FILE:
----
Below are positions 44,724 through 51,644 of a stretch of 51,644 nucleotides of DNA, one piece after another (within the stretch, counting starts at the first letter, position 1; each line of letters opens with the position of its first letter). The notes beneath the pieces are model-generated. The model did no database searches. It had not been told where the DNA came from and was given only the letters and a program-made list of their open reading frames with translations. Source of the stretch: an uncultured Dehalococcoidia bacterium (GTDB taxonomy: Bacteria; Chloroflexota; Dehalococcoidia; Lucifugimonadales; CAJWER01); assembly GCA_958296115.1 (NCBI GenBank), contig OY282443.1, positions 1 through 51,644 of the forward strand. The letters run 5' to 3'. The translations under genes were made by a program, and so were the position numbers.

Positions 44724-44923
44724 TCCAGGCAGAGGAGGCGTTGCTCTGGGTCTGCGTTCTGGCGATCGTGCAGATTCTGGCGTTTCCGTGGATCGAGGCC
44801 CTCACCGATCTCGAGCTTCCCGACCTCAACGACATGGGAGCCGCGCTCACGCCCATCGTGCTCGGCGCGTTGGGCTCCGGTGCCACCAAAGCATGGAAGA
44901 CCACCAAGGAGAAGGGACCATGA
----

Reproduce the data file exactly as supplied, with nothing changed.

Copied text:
Below are positions 44,724 through 51,644 of a stretch of 51,644 nucleotides of DNA, one piece after another (within the stretch, counting starts at the first letter, position 1; each line of letters opens with the position of its first letter). The notes beneath the pieces are model-generated. The model did no database searches. It had not been told where the DNA came from and was given only the letters and a program-made list of their open reading frames with translations. Source of the stretch: an uncultured Dehalococcoidia bacterium (GTDB taxonomy: Bacteria; Chloroflexota; Dehalococcoidia; Lucifugimonadales; CAJWER01); assembly GCA_958296115.1 (NCBI GenBank), contig OY282443.1, positions 1 through 51,644 of the forward strand. The letters run 5' to 3'. The translations under genes were made by a program, and so were the position numbers.

Positions 44724-44923
44724 TCCAGGCAGAGGAGGCGTTGCTCTGGGTCTGCGTTCTGGCGATCGTGCAGATTCTGGCGTTTCCGTGGATCGAGGCC
44801 CTCACCGATCTCGAGCTTCCCGACCTCAACGACATGGGAGCCGCGCTCACGCCCATCGTGCTCGGCGCGTTGGGCTCCGGTGCCACCAAAGCATGGAAGA
44901 CCACCAAGGAGAAGGGACCATGA